Biographical information (biodata) has been used to predict turnover and performance for a long time. The idea is that certain verifiable aspects of a person’s life are indicators of future behavior. To use an adage from an earlier time, if a person has changed jobs frequently in the past, s/he is not likely to stay with you very long.
We can now fast forward this idea to employee retention. Or, put another way, can we predict which people are going to leave a company? This article seems to indicate yes and it should not come as a surprise.
Putting aside privacy concerns for a moment, this approach goes beyond determining if a person is the right fit for a job due to their personality or values. Rather, it potentially blends ideas that we would always think of creating turnover (bad boss, less pay compared to peers, length of commute, etc.) as well as those (number of startups in area, change in housing costs, etc.) that perhaps we had not thought of. The added layer to the analysis is that it allows HR to say, “Wow, this is a person we don’t want to lose (or could not replace), let’s make some adjustments” or “Eh, that person is an underperformer anyway, so good riddance.”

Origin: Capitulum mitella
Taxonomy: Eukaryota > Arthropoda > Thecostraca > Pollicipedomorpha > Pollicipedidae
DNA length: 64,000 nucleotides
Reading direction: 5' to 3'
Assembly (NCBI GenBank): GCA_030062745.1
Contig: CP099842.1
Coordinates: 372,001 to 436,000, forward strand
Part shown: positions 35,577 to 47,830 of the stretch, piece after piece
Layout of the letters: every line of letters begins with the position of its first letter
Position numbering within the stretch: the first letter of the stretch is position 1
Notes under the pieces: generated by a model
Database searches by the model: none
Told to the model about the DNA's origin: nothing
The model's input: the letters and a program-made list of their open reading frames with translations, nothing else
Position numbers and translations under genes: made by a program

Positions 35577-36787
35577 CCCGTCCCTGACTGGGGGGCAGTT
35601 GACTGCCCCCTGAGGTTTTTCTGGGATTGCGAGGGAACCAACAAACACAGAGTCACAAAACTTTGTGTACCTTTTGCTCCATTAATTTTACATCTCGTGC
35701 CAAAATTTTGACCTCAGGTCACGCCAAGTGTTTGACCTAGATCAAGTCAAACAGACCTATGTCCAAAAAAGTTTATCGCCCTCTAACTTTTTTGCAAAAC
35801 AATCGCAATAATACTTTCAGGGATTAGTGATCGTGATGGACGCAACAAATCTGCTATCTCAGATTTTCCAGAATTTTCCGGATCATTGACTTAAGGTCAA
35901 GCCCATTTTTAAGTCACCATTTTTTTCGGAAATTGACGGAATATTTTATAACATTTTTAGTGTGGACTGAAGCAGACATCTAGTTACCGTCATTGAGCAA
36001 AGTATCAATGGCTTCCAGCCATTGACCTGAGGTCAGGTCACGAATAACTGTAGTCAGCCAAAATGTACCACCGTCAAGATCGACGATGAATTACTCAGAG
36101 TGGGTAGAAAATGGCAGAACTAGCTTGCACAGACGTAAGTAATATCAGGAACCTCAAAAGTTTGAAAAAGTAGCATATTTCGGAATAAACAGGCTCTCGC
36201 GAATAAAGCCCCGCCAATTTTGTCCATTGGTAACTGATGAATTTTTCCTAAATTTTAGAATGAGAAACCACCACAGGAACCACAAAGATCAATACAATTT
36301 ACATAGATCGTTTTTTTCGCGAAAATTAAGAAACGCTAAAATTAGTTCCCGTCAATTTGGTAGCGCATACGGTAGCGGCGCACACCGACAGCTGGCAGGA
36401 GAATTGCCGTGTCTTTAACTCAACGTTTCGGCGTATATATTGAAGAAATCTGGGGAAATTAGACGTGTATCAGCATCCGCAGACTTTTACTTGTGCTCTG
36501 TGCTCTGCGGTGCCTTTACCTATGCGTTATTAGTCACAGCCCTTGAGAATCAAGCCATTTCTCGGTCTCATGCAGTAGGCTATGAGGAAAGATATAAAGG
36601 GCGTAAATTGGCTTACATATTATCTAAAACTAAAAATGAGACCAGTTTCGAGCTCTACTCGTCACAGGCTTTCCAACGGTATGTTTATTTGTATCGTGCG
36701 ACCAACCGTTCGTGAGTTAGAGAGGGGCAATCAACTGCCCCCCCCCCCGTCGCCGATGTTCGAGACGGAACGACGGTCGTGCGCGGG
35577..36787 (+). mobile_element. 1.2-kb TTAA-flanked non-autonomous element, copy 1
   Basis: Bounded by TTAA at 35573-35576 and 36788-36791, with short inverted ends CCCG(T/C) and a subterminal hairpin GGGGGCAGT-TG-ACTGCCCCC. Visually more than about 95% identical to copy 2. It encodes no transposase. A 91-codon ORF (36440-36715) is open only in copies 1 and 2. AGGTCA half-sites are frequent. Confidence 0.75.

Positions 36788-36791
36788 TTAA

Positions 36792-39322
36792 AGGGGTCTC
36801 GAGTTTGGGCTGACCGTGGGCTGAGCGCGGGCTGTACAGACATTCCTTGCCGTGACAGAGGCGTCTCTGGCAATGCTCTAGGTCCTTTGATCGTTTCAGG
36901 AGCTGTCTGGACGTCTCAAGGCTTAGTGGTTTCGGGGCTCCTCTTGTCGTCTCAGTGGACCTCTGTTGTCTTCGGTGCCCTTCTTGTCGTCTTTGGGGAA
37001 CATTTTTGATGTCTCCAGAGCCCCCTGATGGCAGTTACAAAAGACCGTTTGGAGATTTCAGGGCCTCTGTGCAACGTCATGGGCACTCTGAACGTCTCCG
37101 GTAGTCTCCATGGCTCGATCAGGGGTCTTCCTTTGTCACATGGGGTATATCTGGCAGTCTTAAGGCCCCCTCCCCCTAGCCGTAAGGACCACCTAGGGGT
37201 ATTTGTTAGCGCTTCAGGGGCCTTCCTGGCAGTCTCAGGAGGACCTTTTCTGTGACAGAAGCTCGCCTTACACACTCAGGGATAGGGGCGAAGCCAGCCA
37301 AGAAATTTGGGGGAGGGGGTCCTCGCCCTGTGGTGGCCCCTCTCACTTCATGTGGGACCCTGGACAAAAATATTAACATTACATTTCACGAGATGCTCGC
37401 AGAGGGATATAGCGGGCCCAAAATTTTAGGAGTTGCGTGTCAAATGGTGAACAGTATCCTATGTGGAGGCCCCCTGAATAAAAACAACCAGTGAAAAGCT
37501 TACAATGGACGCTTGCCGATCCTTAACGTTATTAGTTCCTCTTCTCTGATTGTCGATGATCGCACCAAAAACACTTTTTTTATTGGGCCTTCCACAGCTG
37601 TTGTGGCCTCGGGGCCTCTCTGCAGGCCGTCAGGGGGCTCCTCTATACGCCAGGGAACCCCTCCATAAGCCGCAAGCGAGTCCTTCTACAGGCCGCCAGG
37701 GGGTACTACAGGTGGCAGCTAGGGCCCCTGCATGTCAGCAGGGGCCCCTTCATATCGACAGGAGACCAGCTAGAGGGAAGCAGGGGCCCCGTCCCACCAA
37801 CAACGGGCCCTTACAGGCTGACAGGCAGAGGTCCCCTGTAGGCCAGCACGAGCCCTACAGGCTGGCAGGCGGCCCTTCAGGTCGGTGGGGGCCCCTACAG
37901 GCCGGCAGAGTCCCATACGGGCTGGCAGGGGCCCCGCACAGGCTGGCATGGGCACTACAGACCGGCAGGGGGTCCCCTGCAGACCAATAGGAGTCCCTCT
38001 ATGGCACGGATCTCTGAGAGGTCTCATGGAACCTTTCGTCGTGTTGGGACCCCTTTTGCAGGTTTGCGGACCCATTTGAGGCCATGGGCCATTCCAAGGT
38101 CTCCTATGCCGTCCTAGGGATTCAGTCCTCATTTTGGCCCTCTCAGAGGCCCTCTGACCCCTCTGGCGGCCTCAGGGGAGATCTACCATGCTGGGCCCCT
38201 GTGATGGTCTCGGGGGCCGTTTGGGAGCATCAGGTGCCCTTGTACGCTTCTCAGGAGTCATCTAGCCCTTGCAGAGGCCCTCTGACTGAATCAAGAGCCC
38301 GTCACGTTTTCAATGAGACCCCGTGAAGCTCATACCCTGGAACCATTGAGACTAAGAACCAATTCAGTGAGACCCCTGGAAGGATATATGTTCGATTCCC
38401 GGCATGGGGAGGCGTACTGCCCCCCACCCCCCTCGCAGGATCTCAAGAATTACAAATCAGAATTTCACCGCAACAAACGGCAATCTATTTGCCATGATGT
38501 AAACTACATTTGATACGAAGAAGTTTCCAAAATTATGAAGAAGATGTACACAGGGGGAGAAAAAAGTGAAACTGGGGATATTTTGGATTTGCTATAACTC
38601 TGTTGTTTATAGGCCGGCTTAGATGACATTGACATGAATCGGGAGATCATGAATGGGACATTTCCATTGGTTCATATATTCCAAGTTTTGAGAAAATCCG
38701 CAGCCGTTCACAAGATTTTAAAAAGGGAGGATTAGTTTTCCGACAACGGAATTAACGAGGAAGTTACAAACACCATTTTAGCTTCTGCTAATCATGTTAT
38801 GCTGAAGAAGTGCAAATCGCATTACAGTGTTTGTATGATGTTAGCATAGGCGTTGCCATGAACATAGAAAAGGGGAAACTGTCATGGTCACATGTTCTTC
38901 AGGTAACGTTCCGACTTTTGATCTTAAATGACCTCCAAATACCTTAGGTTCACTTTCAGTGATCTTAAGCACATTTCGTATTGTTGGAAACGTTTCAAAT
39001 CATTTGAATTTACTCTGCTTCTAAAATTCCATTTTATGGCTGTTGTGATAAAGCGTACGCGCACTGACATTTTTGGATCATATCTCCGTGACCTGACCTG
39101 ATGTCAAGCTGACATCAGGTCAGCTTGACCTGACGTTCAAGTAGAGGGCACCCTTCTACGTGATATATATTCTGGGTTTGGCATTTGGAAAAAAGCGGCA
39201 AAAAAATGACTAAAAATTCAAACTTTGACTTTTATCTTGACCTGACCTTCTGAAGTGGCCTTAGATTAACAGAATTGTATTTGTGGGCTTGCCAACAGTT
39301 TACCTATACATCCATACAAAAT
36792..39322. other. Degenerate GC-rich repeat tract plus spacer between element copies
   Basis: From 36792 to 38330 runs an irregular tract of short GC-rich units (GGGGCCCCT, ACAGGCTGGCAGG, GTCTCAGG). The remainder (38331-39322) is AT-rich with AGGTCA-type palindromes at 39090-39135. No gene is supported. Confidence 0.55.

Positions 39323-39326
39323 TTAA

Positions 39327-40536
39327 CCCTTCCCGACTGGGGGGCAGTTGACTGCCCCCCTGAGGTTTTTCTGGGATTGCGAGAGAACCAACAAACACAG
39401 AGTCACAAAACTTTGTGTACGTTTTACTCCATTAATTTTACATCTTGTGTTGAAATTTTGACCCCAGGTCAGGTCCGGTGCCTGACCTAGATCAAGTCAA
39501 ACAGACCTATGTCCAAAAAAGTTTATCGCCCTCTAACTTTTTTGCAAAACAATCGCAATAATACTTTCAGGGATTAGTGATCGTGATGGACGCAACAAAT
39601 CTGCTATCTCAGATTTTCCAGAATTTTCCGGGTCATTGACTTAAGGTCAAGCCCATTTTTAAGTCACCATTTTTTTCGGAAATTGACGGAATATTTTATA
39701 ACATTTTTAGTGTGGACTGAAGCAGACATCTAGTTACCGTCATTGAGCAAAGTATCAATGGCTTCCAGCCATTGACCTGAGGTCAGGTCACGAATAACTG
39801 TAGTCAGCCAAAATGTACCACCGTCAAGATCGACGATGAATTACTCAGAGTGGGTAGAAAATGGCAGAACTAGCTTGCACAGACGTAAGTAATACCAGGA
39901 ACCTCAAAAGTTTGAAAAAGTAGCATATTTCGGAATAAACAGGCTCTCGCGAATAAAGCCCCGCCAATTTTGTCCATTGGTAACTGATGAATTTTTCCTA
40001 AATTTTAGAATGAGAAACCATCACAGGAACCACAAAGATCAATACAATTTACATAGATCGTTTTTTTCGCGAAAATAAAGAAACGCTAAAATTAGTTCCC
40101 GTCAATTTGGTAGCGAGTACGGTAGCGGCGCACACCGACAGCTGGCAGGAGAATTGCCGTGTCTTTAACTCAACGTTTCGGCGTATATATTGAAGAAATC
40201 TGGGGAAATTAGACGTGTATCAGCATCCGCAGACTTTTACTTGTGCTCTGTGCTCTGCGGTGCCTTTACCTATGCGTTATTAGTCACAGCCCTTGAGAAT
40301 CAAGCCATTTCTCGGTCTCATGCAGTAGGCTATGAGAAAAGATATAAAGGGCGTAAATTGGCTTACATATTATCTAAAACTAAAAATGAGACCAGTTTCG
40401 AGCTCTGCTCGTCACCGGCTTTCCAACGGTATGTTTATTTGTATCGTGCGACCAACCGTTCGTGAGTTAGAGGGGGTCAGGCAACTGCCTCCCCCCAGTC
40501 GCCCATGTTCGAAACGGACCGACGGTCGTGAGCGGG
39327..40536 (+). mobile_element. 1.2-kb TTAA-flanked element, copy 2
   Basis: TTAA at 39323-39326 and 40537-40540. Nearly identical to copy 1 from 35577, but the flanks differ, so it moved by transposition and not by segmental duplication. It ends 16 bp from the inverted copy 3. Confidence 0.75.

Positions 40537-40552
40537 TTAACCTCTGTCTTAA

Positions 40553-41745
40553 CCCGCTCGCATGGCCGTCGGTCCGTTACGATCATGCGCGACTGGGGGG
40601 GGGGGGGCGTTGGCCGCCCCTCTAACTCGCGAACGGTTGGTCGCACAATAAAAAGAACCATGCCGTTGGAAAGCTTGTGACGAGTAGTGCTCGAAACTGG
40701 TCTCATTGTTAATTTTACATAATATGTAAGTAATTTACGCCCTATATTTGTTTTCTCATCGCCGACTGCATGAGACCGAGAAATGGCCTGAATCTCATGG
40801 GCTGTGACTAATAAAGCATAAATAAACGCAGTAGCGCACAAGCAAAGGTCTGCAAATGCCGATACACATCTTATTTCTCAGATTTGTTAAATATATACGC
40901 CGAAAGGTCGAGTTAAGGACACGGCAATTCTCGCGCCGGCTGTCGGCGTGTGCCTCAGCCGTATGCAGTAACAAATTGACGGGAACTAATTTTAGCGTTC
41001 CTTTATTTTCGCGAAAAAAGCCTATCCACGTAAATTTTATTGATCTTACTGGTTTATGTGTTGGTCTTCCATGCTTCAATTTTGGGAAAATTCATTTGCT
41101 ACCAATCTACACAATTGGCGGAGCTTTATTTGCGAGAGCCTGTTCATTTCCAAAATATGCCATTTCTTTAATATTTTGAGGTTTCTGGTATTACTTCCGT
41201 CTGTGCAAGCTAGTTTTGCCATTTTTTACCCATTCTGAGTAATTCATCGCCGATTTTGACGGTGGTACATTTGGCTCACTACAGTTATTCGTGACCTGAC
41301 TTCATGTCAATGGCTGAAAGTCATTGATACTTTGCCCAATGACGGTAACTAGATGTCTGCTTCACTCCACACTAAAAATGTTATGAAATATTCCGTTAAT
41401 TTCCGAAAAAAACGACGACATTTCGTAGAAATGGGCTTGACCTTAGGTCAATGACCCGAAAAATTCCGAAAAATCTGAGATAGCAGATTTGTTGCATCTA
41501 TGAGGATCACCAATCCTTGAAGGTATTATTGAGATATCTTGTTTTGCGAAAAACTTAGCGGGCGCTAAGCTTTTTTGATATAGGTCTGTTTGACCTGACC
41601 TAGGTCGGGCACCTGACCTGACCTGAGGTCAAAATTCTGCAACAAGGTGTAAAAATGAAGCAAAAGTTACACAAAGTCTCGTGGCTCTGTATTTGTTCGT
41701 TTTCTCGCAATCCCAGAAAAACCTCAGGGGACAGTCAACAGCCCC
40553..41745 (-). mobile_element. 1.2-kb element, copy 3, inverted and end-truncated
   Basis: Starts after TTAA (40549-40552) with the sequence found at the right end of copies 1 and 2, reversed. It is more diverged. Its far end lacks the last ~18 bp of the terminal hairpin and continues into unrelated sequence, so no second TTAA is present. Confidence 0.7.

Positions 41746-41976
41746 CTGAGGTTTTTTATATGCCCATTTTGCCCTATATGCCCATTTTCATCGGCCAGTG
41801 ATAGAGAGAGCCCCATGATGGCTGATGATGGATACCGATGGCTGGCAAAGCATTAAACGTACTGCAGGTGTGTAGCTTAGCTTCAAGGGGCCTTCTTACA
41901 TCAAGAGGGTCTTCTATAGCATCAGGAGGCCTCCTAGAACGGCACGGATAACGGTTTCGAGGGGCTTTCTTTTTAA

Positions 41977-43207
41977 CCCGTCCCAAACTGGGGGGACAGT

More importantly, it treats retention as a dynamic, rather than static, state. Previous biodata models would say, “This person has a 70% chance of staying 2 years or more.” This data model might say, “Right now, this person has a 90% chance of staying through the end of the year.” But, 6 months from now, if things change in the organization or in the person’s role, the model may say, “Right now, this person has a 60% chance of staying through the end of the year.” This puts the onus on HR to work with managers to address the potential issues of valuable employees on a proactive basis.
From an employee’s perspective, I think there is opportunity here as well. Imagine if they could pull up his/her “propensity to leave” score at any time. Think of it as part of an employee engagement indicator. This person could then see those things that may be causing them anxiety at work that might lead them to leave. If it’s something minor that s/he feels could be easily addressed s/he could take it to a manager. If it looks insurmountable, s/he would know that a new job search is a good idea.
The privacy issue here is real and, as with all concerns, depends how you feel about others using your data. If I’m Amazon, Google, etc, there is a great temptation to link a person’s customer data with their employment application/employment status data to refine algorithms. I have no idea if I’ve signed off on this when accepting their terms and conditions. Do you?
Regardless of the “hotness” of the job market, this approach to dynamically tracking retention probabilities can be a very useful tool. It can lead HR to being ahead of the game when trying to retain talent rather than offering the promises of a jilted lover as someone valuable walks out the door.